Buchu - Maybe Granny was right . . .

by Sheila Stander


Prior to the event of modern drugs and antibiotics, many South Africans of pioneering stock trusted the buchu herb to treat a wide range of ailments, from headaches, stomach disorders and the common cold, to serious life-threatening viruses such as bilharzia and cholera. Few of the world’s medicinal plants can boast a 400-year-old history as attributed to buchu.


The indigenous Khoi San people introduced buchu to the early Cape colonists at the beginning of the 1700s; the Khoi San considered the herb to be a cure for all ills and an aid to longevity, even at this early stage of its history. Buchu was highly prized and a scarce commodity, so much so that a thimbleful could be exchanged for a whole sheep.


The Khoi San drank tea brewed from the leaves, made poultices to apply to abrasions, open wounds and sprains, and crushed the leaves with the fat from sheep’s tails, rubbing the mixture onto their skins to protect and beautify their bodies. When the Cape colonists introduced buchu into Europe in the latter part of the 1700s it became known as ‘Noble’s Tea’ as only the nobility and wealthy could afford to purchase the leaves.


In 1821 the drughouse, Burchill’s, introduced buchu to the medical profession, and by 1865 the leaf had been imported into the United States as a panacea for most ailments. Buchu has been recorded by every major world pharmacopoeia including the American Merck Index, the British Martingdale’s 1977 edition, and more recently in the Scottish Medical Journal under the heading ‘South Africa’s Amazing Herbal Remedy’. Buchu is the only South African medicinal herb recognized by all these eminent pharmaceutical reference books, particularly with regard to treatment of infections of the genito-urinary tract.


Botanically buchu forms part of the Rutacea family, also known as the Citrus family. This family includes among others, the genus Agothosma which is further divided into Crenulata (oval leaf buchu) and Betulina (round leaf buchu). There are many hundreds of types of buchu growing in South Africa, but Crenulata and Betulina are harvested specifically for their high oil content and grow only in the narrow fynbos strip in the Western Cape mountains, and, to the best of my knowledge, nowhere else in the world.


This fynbos strip runs roughly from Paarl to Citrusdal and is the only area in sub-Saharan Africa to receive winter rainfall with a mild, frost-free, winter temperature of between 6°C and 17°C, and summer temperatures between 15°C and 28°C. In the summer the wind blows from the south-east bringing with it cool misty clouds which, with the Mediterranean climate, is ideal for the cultivation of buchu.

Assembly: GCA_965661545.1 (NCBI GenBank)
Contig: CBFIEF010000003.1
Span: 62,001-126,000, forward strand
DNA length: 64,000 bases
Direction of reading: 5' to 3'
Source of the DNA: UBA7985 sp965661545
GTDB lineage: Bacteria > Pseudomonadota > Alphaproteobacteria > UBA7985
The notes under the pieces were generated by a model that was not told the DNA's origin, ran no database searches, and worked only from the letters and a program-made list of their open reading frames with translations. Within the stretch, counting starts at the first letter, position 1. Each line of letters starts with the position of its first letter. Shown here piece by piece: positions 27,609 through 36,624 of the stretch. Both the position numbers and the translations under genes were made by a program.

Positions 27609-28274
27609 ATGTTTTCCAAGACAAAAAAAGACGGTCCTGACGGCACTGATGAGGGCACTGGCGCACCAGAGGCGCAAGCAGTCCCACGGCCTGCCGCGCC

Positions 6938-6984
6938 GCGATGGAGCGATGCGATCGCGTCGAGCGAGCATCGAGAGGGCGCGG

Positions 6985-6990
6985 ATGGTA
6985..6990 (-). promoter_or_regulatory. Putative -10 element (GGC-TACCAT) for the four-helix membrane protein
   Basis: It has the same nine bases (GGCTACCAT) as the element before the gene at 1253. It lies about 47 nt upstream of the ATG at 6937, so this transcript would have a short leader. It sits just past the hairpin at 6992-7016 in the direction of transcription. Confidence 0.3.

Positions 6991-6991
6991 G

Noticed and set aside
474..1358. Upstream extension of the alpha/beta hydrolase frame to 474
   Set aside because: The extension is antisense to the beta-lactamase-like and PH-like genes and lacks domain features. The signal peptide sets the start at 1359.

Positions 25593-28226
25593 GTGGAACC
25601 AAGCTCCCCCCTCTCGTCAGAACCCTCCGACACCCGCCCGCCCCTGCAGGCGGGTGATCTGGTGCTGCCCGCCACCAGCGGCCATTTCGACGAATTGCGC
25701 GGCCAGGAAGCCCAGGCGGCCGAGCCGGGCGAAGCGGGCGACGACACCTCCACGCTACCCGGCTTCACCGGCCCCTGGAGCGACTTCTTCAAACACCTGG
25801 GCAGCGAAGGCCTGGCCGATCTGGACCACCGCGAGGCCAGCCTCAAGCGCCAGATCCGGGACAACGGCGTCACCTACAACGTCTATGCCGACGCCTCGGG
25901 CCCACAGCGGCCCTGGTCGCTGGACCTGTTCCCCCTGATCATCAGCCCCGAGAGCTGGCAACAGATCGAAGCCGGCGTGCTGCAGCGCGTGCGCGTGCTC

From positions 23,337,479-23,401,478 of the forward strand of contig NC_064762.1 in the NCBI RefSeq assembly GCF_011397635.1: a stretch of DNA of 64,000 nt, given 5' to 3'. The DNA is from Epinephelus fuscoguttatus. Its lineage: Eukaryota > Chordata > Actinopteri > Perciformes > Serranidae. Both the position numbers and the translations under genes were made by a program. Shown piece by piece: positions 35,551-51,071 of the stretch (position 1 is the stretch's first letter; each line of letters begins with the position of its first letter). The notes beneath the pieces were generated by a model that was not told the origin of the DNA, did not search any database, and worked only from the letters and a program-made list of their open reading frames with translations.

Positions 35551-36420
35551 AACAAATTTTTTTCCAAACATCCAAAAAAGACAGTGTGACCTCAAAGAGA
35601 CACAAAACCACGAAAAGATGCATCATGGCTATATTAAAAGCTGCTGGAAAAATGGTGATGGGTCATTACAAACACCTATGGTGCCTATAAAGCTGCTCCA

The local government exercises strict control over the gathering of Buchu, and has recently made the terms and conditions more onerous to prevent theft wholesale destruction of the wild plants. The commercial cultivation of buchu is possible, but as with the Cape fynbos, it is doubtful that buchu cultivation can be conducted satisfactorily outside South Africa.


Buchu is farmed organically and hand-harvested by skilled cutters who have passed their expertise down through the generations. Buchu harvesting takes place from October through may, and is never harvested while in flower. The Crenulata buchu plant has a white flower, while the Betulina buchu displays a pretty pink flower. It is important for buchu oil production that the buchu leaves are processed as soon as possible after cutting to maximize oil yield.


For over 30 years, buchu oil has been exported to the major world flavour houses to be used as a natural flavor fixative/enhancer in food products requiring a black current flavour. Buchu oil has the stamp of approval from the American Food and Drugs Administration (FDA) and the European Union for use in foodstuffs. Large quantities of buchu leaf are also dried end sold to pharmaceutical companies worldwide for use in a variety of homeopathic remedies.


With the fast-growing universal awakening to the benefits of natural, alternative medicine form plant sources, the wheel has turned full circle, and once more the spotlight is on buchu, South Africa’s own ‘wonder’ healing herb.

Just as there is an enormous demand for fresh, organically grown food without additives, so people are rejecting the concept of taking chemicals and drugs when there are safe, natural alternatives without side-effects.


The South African Journal of Natural Medicine: Issue Nr. 9, 2003

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